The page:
Finnish and Greek market, the Finnish Fair Corporation, organiser and hall
owner of the Messukeskus fair centre, and ROTA, organiser and owner of the Expo
Athens centre, have provided their insight on how the exhibition
industry operates as well as the needs and requirements of the targeted user
groups. Moreover, they have provided access to their installations for testing
and evaluating the Wireless Exhibition Guide. Finally, the research partners
(RC-AUEB and HUT) have brought their technical know-how and
business background, but also have provided their experience in international
dissemination activities to promote the
Wireless Exhibition Guide in both the research and business (ICT and
The Wireless Exhibition Guide prototype has
been developed to serve the information, communication and navigation needs and
requirements raised for the three stakeholders (visitors, exhibitors,
organizers) in an exhibition environment. Specifically, the Wireless Exhibition
Guide service portfolio includes the following service categories:
Information Services. They include delivery of
information for visitors regarding the exhibition show, its organizers,
parallel events, exhibitors’ profile and product/service catalogue, as well as
detailed information on specific exhibits that they bookmark. Moreover, organizers
are provided with information on visitors as well as with statistics regarding
the visitors’ volume, traffic and behavior within the exhibition centre (e.g.
which stands they visited, how much time they spent there, etc.). Under the
organizers’ consent, exhibitors may be given restricted access to such
Navigation Services. They include real-time
delivery of a navigation map depicting the visitor’s location on a
digital exhibition map and provision of routing advice for reaching a
user-defined point within the exhibition centre (e.g. restaurant, presentations
room, exit, or a stand).
Communication Services. They include delivery of
real-time messages between visitors (belonging to a group), as well as
targeted messages sent by organizers and exhibitors to clusters
of visitors (e.g. professionals, students, technology-aware, etc.).
The following table lists
in more detail the services offered by the Wireless Exhibition Guide to each
targeted user group, as they were defined through a user requirements capturing
and analysis process (Fouskas
et al., 2002).
Online and Onsite Registration
Personalized and Location-aware
Exchange of “virtual business
cards” with Exhibitors
“Bookmark” stands and exhibits for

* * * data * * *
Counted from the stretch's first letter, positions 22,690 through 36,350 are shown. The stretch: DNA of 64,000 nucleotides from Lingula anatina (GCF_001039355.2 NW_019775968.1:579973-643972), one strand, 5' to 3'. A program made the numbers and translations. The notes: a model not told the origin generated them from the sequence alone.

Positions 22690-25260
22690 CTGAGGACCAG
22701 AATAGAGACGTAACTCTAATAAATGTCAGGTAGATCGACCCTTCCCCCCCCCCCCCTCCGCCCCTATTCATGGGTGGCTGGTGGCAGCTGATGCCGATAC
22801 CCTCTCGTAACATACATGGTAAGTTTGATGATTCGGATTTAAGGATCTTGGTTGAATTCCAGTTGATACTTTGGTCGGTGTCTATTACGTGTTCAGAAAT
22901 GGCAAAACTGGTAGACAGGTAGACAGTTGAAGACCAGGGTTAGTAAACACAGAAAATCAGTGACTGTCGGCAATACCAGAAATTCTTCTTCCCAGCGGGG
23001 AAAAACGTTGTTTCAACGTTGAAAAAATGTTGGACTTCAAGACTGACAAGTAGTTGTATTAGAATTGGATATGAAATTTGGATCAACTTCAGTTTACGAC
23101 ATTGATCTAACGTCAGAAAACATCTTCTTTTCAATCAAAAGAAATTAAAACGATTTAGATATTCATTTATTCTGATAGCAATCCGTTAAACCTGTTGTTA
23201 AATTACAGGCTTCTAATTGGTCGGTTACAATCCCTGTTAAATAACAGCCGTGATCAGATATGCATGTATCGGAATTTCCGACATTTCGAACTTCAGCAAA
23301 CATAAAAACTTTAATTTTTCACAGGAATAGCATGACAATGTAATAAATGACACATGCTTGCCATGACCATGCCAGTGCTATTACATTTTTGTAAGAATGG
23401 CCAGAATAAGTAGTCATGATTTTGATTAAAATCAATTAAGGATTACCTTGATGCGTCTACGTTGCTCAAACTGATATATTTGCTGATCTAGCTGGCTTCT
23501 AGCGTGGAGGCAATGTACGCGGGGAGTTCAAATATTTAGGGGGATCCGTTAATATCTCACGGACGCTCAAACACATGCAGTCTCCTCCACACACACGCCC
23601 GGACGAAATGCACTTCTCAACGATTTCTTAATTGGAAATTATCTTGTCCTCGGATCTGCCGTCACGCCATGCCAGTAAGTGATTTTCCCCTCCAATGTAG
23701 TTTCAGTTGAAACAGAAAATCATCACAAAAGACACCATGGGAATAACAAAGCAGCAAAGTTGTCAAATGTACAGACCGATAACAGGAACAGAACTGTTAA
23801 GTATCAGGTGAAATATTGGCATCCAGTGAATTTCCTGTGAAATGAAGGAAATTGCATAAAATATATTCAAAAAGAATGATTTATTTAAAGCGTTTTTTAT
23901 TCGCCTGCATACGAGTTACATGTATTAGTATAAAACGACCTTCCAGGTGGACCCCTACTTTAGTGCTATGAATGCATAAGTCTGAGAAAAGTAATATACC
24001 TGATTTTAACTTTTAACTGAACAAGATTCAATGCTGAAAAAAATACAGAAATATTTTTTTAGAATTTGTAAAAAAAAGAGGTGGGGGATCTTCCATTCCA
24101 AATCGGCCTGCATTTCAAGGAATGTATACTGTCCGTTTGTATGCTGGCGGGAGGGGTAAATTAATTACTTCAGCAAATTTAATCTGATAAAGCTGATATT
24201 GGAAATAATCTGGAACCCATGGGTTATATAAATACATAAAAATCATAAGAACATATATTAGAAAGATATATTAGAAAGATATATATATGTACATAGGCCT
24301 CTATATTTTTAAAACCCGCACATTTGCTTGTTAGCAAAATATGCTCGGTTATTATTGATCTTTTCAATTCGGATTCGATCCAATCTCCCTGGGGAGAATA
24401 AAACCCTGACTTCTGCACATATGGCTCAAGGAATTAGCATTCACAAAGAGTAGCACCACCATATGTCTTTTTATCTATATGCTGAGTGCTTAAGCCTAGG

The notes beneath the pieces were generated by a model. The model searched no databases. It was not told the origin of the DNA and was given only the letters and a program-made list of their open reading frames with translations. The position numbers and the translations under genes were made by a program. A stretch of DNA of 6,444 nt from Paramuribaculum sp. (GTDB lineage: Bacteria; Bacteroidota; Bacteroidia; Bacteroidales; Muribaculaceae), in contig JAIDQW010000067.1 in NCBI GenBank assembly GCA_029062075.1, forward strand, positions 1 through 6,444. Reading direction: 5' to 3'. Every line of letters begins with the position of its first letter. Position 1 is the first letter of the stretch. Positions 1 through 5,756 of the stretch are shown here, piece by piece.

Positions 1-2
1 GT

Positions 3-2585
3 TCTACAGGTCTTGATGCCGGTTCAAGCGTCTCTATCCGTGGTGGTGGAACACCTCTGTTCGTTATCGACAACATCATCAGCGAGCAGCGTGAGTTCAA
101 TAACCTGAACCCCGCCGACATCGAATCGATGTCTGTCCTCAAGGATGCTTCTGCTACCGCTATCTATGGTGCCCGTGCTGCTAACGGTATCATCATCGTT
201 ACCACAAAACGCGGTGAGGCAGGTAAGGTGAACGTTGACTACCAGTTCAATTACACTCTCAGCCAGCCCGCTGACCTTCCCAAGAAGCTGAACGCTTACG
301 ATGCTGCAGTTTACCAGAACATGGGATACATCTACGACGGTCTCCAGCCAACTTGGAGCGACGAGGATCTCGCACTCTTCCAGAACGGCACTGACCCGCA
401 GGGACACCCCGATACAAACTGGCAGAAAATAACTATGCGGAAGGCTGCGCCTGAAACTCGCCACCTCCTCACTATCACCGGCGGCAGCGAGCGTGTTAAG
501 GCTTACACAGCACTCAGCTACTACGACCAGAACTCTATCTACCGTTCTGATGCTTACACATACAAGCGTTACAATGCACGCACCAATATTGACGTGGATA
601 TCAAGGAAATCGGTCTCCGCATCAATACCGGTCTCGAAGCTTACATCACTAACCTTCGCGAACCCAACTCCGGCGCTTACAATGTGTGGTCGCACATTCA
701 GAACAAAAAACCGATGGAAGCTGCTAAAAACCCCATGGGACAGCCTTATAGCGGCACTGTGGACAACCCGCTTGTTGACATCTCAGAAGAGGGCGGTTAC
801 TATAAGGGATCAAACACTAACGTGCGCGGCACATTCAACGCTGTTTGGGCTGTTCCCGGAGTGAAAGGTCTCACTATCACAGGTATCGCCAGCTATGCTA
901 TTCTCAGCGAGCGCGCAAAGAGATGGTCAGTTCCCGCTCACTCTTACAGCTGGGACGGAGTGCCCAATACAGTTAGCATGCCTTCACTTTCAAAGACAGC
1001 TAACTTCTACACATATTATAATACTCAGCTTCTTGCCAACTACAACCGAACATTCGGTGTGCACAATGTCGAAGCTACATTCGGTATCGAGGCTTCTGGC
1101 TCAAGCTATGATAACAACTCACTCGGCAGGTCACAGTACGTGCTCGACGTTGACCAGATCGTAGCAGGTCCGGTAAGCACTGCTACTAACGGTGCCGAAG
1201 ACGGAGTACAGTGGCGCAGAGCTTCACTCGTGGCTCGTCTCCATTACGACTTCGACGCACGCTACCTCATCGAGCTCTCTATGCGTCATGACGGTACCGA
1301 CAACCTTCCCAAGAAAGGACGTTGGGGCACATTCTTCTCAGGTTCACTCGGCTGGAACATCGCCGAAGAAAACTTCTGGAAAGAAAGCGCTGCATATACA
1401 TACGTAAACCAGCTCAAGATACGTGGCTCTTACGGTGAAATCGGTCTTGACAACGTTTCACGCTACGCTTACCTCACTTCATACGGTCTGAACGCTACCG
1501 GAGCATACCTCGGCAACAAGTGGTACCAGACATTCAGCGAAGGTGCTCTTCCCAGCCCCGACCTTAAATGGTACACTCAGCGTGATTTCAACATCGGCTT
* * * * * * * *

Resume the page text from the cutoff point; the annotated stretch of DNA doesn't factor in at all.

receiving more information
Interaction within a user group
Receiving Targeted Messages
(Offers, Announcements) from Exhibitors and Organisers
Message Board for communication
with other visitors
Online Content Management
Exchange of “virtual business
cards” with visitors
Real-time information and history
statistics on visitor behavior
Promotion of their exhibits via
Notifications to organizers in
Information on profile and
preferences of visitors
Online Content Management of
information (profile, exhibition info)
Common and Targeted Announcements
to Exhibitors and Visitors
Real-time information on visitors
History statistics on visitor
flows and behavior
Online feedback from visitors
Table 1. Wireless Exhibition Services per User
section presents a representative application scenario regarding the use of the Wireless Exhibition Guide by a visitor for
wandering through an exhibition show.
The visitor enters the exhibition centre and
passes through the reception. The exhibition organisers ask for his invitation
and the visitor informs them about his online pre-registration. The
exhibition secretariat crosschecks the visitors’ data with the computer. After verification, the secretariat
asks the visitor if he wishes to get a printed copy of the catalogue and a
nametag or he prefers to use the Wireless
Exhibition Guide (if he
is aware of the application). If he is not aware, the organisers inform him and
then provide him with an access device. While he is about
to enter the exhibition hall, he meets a colleague who is about to register
onsite. The former
visitor, who is assigned a leader and moderator of a group comprising of the
company’s employees, is inviting the latter visitor to become member of the
group. After that, the colleague gets his device as well,
and they go on their different ways as they intend to visit different stands.
Before splitting, they both ask to view on their devices a personalized and
location aware navigation plan.